Divorce can be an extremely difficult time. With so much happening, it can seem impossible to think clearly. This is especially true if you are both still living in the marital home. In most cases, one spouse will leave the family home during a divorce, but does leaving pose legal problems down the line? Does moving out of the family home in a divorce mean that you are abandoning your family and your assets?
The Marital Home in Florida Divorce Proceedings
In a divorce, the marital home is, more often than not, the largest asset in the divorce proceedings. It is also usually an asset which is shared by both parties in the divorce. Thus, the marital home is an important consideration when it comes to the division not only of the assets of the marriage, but also the debts.
In the state of Florida, when a home is purchased by a married couple, the home is held in what is known as “tenancy by the entireties”. Since only married couples may hold property in this manner, the deed of purchase will reflect that the couple is married at the time of the purchase.
When the parties in a “tenancy by the entireties” deed divorce, the tenancy is destroyed and both parties now reside in the home as joint tenants. In this instance, both parties maintain full ownership of the property, and both parties are entitled to 50-percent of the equity unless special circumstances (as determined in a divorce settlement) permit one party to receive a higher percentage.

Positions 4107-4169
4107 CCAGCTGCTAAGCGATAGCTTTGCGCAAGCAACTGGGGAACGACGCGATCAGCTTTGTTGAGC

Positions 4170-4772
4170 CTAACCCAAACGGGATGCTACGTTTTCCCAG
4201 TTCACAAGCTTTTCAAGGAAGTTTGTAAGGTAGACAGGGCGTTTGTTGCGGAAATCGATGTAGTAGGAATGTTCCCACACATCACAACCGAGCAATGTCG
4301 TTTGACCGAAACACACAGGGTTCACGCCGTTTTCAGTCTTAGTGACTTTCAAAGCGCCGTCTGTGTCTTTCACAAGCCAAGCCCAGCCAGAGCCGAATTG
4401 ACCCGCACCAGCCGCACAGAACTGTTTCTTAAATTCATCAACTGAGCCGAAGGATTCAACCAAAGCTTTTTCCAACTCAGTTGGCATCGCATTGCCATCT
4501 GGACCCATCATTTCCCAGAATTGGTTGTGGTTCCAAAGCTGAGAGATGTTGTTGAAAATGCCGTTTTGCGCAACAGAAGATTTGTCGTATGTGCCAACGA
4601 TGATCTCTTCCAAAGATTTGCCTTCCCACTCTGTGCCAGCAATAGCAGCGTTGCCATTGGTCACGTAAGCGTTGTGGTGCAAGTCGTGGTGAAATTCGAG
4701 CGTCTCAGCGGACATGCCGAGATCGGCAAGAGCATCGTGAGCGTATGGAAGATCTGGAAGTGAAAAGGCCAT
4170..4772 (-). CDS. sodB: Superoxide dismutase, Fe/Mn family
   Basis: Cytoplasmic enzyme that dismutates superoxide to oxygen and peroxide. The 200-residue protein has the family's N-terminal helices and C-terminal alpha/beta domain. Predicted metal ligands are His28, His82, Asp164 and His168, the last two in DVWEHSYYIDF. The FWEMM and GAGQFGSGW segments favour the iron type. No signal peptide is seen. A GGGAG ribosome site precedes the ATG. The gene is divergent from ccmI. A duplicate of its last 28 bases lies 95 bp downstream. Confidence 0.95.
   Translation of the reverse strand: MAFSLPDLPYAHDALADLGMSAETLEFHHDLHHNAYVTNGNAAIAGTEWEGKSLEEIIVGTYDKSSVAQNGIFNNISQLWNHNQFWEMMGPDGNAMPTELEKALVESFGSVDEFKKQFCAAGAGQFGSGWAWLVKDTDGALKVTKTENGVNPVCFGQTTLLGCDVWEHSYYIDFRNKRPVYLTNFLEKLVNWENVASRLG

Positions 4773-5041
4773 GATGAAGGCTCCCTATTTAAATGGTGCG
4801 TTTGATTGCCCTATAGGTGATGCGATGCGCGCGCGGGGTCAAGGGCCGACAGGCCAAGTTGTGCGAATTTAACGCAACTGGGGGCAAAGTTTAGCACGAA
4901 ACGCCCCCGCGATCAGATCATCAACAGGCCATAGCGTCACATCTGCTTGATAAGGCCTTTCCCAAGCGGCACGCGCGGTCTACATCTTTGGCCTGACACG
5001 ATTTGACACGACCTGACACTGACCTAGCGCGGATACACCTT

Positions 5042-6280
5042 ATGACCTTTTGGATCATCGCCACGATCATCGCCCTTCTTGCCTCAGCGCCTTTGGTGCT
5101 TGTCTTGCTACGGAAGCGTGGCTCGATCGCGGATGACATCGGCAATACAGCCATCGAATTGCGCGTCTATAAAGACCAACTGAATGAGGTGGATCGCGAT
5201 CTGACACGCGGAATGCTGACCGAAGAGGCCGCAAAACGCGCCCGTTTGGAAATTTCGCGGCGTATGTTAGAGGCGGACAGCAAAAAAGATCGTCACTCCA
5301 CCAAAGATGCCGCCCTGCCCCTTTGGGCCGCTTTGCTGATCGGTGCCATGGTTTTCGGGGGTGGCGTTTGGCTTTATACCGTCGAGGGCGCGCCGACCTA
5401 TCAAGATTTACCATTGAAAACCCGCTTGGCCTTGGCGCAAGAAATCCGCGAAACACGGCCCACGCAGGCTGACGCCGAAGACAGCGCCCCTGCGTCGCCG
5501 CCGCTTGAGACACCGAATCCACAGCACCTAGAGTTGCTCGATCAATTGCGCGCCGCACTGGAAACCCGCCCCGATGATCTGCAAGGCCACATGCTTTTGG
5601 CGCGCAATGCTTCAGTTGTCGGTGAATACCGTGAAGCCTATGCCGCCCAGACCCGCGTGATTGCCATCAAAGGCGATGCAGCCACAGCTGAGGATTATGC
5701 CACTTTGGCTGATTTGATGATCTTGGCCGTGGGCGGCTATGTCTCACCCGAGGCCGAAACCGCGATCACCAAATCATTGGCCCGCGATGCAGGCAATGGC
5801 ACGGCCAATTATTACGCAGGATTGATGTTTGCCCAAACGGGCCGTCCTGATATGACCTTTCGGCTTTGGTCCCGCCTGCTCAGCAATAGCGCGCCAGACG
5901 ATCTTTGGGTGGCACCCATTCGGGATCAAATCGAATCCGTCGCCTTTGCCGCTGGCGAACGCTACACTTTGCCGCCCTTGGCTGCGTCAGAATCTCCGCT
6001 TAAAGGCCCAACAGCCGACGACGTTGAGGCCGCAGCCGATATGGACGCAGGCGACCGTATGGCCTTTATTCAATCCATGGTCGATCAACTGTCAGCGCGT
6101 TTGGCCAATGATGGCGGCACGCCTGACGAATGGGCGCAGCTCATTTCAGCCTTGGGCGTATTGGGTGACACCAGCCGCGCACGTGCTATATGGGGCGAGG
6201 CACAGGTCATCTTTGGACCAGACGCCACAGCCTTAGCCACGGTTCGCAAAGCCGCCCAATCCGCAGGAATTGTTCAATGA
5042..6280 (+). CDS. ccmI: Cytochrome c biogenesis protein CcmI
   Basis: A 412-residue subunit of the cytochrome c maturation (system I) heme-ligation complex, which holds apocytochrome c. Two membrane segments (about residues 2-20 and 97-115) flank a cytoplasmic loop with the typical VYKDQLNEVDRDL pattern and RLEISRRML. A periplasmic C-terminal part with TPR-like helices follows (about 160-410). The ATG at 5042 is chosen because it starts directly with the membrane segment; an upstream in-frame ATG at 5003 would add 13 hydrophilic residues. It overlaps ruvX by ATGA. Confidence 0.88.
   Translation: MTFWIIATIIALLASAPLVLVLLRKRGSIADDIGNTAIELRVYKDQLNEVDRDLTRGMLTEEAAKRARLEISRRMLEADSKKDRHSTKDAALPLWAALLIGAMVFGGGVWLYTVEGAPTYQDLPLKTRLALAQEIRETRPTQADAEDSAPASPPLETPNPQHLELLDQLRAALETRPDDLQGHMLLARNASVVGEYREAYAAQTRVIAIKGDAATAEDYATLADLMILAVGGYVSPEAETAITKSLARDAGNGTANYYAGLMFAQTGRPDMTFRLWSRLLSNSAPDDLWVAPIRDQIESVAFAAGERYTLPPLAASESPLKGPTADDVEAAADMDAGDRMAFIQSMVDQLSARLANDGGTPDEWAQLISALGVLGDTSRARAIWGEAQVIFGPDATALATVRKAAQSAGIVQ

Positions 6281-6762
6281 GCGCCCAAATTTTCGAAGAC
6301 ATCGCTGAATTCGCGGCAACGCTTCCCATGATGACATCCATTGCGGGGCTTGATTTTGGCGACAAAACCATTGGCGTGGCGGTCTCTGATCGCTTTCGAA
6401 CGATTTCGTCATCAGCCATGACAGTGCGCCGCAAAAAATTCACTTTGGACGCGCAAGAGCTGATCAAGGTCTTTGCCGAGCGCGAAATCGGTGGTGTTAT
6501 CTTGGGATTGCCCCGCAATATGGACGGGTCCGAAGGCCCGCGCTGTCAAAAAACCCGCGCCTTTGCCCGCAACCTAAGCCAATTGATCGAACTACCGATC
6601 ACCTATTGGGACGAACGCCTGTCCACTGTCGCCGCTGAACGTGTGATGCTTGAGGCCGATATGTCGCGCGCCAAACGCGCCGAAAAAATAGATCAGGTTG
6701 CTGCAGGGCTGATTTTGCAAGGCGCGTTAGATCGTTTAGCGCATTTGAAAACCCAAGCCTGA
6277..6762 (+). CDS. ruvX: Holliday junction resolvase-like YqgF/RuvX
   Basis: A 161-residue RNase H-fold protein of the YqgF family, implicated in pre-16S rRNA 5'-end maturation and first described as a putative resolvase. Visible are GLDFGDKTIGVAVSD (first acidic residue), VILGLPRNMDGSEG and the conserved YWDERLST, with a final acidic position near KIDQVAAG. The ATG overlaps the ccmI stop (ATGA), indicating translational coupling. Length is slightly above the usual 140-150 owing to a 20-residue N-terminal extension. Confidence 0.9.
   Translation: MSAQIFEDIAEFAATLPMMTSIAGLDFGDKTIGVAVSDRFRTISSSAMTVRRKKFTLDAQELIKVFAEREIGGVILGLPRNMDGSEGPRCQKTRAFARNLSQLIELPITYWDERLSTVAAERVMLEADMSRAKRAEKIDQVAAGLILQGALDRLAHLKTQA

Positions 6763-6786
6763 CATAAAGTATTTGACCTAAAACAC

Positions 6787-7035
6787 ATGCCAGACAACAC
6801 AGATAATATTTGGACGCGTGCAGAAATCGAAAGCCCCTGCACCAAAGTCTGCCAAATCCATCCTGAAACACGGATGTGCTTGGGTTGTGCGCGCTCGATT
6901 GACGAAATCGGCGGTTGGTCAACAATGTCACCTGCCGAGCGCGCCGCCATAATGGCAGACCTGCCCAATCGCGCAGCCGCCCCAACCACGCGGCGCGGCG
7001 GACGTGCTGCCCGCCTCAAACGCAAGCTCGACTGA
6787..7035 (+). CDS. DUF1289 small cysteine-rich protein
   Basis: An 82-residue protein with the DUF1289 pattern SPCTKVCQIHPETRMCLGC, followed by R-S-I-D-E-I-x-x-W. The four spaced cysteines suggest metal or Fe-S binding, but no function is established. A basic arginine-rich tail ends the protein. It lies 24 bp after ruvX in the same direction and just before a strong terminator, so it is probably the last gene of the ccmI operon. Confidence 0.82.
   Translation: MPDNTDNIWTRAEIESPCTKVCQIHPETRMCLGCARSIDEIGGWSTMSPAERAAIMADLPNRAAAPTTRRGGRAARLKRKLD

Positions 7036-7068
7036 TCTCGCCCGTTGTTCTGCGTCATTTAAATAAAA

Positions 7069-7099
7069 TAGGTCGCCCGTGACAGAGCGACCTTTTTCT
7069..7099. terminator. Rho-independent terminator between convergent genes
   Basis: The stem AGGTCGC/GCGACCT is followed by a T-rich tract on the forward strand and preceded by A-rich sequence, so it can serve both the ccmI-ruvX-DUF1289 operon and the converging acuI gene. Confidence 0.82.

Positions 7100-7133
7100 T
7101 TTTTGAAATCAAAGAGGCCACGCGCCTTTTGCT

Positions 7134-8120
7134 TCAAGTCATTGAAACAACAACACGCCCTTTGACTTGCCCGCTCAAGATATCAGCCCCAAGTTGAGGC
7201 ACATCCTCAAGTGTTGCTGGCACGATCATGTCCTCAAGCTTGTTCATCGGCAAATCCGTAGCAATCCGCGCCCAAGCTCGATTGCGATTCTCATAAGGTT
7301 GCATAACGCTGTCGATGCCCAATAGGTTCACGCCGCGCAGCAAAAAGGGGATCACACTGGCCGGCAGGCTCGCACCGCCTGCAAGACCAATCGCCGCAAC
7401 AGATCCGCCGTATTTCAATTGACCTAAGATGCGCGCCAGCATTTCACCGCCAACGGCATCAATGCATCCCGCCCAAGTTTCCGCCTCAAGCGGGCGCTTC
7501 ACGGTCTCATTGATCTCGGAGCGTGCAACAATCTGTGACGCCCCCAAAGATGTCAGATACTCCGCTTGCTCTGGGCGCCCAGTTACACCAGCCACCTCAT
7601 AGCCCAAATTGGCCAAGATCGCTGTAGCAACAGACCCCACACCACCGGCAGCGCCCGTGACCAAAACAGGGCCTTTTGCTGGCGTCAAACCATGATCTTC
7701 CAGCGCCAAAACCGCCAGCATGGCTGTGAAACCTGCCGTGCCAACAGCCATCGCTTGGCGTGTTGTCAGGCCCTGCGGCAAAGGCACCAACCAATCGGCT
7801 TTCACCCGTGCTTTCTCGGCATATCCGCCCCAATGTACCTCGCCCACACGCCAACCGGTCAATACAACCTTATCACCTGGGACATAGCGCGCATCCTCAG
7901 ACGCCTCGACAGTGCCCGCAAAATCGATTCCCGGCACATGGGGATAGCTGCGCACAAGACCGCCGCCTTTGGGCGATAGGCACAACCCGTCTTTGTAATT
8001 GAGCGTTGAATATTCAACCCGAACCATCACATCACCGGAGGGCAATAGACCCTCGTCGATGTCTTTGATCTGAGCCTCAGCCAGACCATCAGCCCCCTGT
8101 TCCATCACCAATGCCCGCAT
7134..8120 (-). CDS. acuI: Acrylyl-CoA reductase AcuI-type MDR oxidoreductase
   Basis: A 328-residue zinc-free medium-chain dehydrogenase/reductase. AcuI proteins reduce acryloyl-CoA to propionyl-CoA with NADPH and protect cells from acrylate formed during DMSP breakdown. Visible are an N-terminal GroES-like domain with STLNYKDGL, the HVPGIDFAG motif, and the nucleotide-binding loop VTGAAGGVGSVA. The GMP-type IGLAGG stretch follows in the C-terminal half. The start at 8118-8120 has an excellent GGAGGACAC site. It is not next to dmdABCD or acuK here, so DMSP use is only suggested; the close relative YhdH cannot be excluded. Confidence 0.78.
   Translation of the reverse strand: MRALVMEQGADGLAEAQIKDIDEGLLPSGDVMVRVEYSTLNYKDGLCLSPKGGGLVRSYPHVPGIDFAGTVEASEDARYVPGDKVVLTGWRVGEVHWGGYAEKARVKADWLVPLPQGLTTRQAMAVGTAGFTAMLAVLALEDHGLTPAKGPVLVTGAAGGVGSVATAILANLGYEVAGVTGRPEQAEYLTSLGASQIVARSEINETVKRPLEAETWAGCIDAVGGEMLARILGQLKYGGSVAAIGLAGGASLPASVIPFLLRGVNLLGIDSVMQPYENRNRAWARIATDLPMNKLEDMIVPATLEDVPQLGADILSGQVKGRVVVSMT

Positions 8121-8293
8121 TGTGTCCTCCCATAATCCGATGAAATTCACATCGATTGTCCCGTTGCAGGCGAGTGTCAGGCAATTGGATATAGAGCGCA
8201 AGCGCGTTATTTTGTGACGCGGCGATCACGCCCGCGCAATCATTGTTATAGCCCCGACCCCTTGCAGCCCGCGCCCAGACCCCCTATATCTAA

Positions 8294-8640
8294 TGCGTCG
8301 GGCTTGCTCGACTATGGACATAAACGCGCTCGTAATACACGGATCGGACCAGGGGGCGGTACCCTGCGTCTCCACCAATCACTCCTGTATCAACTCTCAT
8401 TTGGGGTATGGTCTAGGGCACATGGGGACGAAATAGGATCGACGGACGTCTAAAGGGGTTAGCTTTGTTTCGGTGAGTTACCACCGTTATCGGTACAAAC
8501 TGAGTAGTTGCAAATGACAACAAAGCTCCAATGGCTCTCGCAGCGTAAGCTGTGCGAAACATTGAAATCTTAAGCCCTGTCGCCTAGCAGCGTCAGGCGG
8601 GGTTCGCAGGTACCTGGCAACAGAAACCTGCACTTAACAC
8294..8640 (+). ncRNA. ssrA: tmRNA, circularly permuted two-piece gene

When the Family Home Isn’t a Shared Asset
There are, however, instances where the marital home may not be considered an asset in a divorce. If, for example, the home was bought by one party prior to the marriage, or before they had even met the other party, then that house may be considered a non-marital asset.
Does Leaving the Family Home Mean Abandoning Your Family and Assets?
So, does leaving the family home mean you are abandoning your family and assets? Of course not.
Florida law has provisions relating to issues such as joint tenancies, as previously discussed. This means that as one of the parties who was involved in the buying of the home, you will retain your due share of the equity in the home even if you move out during a divorce.
In addition, leaving the family home does not mean you abandon your family. Rather, you are taking positive steps to shield both yourself and your children from any of the ugliness that divorce can bring.
Contact an Experienced South Florida Family Law Specialist
So, if you are considering divorce, you need to contact an experienced attorney right away. As contested divorces can be difficult situations to navigate, you need an attorney who knows how to get you the results you want and need. Patrick Cordero has extensive experience in all facets of law, including family and financial law. Call The Law Offices of Patrick L. Cordero for a free consultation today at (305) 445-4855.